“The planning side of the changed project, for sure! We had to implement all kinds of planning tools, safety regulations and communicate to the customers that we are not trying to be reckless but still give them the chance to test our latest model in a safe and responsible way.”
Working in pop up stores directly with customers was certainly not easy under these circumstances. And things still went really well this year. So, what did you do differently, and where did it work out great?
“The biggest difference in our approach was to create an outlet sale in order to clear out the warehouse for the new model right when Europe went into lockdown. This had already been planned for 6 months. When we saw how rapidly the sales went, we predicted that for the new model S3 as well.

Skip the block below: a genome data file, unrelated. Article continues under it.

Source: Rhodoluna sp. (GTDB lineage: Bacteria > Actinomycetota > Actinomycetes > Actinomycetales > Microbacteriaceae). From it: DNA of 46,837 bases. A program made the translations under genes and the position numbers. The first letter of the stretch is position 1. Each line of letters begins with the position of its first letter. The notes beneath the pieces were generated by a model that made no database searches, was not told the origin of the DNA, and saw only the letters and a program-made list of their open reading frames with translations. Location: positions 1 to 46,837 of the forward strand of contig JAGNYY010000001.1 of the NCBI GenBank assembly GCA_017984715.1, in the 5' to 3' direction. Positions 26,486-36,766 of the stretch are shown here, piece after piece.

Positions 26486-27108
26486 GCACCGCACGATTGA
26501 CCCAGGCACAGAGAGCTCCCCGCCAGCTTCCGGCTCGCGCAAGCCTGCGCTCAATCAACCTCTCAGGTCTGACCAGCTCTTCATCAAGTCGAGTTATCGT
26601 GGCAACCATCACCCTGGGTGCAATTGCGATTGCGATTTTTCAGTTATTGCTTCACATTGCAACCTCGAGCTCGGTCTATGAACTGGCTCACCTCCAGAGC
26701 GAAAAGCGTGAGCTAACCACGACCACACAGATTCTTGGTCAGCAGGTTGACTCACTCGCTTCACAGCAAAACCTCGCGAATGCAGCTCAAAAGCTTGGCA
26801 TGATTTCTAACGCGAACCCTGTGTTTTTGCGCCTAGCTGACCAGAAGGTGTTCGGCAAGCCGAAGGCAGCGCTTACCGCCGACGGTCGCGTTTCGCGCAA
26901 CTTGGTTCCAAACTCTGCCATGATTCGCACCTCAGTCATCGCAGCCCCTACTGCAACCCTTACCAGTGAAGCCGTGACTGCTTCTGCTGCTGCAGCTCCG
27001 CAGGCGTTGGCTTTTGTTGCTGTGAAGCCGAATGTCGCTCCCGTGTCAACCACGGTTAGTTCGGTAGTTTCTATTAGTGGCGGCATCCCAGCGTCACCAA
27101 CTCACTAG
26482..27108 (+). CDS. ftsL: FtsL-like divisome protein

So from doing things on the fly, and getting it out there to see what happens, we then sat down and discussed game plans and worked out our strategies in more detail. To handle the hype and growth that we were experiencing, we faced a lot more operational challenges than we had previously expected. It also did not allow us to do the one-on-one instruction with the customer, explaining how the bike works and leaving the customer with full knowledge of what he is buying, like we usually would. We started to offer home-shipping only, making sure those 30.000 bikes that had been sold got to the customer safely, while also making it safer for our employees, too.